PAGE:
Population: 190.9 million
Official language: English
Time zone: West Africa Standard Time
Emergency #: 199
Vaccinations required: Yes
Risk of malaria: Yes
Nigeria is known for its natural landscapes, wildlife, and culture. Travellers can enjoy several beaches and hike jungle landscapes. Tourists can take in wildlife at the Lekki Conservation area, or visit the bustling city of Lagos. The Makoko floating village is also a popular destination for visitors.
The standards for patient care and medical services in Nigeria may differ from your home country. Nigeria has a public healthcare system and a small private sector. Public healthcare in Nigeria does not meet an adequate standard. Facilities are often poorly maintained and over-crowded, and often lack modern equipment and sufficient supplies. There is a shortage a well-trained physicians and nurses. It is not always possible to maintain proper hygiene standards in Nigeria’s hospitals - especially public facilities – and infections and diseases may pose a risk to patients. Private facilities providing a higher level of care are available, particularly in Lagos.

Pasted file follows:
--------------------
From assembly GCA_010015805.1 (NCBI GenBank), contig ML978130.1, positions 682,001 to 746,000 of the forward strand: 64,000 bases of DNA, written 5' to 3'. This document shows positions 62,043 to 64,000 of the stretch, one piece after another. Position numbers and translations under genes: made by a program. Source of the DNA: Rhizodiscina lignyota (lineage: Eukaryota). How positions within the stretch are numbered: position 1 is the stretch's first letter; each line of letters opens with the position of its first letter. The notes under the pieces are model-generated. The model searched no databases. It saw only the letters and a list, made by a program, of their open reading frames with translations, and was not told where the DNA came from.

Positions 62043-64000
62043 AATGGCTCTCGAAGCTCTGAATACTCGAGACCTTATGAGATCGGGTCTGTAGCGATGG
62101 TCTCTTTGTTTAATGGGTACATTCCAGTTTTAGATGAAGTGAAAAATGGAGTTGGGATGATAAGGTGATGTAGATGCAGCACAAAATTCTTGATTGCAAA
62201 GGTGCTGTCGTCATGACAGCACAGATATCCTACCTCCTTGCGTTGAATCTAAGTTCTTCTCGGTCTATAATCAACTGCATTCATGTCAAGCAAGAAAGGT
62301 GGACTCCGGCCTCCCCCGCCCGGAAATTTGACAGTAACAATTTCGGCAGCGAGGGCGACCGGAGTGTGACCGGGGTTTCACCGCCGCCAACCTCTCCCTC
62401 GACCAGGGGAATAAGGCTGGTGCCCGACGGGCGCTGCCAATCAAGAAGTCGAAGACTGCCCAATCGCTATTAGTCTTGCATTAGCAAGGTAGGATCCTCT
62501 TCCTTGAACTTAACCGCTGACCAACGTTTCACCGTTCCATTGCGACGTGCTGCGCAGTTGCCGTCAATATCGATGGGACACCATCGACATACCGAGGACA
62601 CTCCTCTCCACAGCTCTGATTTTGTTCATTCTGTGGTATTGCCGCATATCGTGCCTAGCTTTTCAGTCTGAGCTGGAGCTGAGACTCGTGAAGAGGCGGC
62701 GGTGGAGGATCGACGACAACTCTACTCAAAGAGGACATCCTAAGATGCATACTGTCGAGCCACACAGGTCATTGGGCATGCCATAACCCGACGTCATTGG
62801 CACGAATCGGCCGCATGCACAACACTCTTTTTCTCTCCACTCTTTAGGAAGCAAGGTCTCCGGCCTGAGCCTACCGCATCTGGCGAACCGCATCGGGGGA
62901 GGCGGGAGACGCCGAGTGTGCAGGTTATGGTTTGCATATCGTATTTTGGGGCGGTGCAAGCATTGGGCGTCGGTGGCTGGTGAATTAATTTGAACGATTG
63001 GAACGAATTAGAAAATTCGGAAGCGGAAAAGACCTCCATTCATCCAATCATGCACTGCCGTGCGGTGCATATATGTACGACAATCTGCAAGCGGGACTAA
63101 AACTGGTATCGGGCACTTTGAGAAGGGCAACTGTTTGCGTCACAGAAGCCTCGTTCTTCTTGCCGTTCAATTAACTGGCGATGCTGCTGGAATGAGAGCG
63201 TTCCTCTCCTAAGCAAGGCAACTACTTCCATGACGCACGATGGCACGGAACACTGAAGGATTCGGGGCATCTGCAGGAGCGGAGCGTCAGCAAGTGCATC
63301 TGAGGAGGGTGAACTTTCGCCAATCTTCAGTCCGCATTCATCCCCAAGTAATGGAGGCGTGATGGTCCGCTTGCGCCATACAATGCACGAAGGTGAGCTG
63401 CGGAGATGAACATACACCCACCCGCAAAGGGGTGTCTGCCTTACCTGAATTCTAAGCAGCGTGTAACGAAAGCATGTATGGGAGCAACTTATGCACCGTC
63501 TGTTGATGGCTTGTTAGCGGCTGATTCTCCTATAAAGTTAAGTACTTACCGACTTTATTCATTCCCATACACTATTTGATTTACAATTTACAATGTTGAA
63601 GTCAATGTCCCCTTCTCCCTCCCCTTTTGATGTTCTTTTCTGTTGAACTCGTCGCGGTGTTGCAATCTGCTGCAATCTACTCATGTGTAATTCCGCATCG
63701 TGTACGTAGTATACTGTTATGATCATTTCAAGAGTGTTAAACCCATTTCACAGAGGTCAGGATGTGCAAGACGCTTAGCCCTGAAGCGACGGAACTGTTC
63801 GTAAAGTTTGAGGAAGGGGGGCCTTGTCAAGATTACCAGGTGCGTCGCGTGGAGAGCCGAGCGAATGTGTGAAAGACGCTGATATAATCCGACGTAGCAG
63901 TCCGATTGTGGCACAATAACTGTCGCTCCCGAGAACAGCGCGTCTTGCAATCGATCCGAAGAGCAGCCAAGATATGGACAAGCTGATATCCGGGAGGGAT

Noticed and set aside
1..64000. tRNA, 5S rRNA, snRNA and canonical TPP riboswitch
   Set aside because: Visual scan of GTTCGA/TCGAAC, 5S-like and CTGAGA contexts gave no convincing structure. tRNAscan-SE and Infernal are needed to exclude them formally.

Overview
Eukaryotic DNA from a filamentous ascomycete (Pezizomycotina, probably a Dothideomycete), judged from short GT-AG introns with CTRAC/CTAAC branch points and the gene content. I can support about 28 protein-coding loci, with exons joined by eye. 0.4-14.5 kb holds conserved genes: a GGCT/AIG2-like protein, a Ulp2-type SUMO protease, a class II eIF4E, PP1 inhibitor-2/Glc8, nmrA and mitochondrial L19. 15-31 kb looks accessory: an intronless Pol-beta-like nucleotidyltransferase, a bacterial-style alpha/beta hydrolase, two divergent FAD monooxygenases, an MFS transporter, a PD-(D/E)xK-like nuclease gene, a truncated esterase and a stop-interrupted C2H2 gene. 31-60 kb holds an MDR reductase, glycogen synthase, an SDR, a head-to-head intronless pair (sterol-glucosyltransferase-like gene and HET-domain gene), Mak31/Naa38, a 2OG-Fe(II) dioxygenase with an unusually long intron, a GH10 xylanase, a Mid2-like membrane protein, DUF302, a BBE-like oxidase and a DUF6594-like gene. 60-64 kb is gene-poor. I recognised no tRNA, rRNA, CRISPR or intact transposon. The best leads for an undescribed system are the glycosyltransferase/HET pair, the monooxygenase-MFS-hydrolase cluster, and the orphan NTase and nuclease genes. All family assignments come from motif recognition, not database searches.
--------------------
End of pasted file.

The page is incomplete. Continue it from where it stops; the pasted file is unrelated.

In the event of a medical emergency, contact your travel health insurance company immediately. Hospitals and private practitioners in Nigeria typically require upfront payment, regardless if you have travel health insurance. Evacuation to South Africa or Western Europe may be required for complex medical emergencies. Ensure that you have accessible funds to cover upfront fees and adequate travel health insurance, including evacuation. Before you depart, check with your insurer about the extent of their coverage in Nigeria.
Access to pharmacies may be limited in Nigeria - medications are often in short supply and counterfeit medications are very common. Travellers should pack a sufficient supply of essential medication for the duration of their trip.
If you are travelling with medication, check with Nigeria’s embassy, consulate, or Ministry of Health for details on medication allowances and restrictions. Note that these sources may provide incomplete or out-of-date information.
Roads in Nigeria are often poorly maintained. Streets are commonly unlit and lack traffic signs. Drivers and passengers of vehicles are required to wear seat belts at all times. Motorcycle drivers and passengers must wear helmets.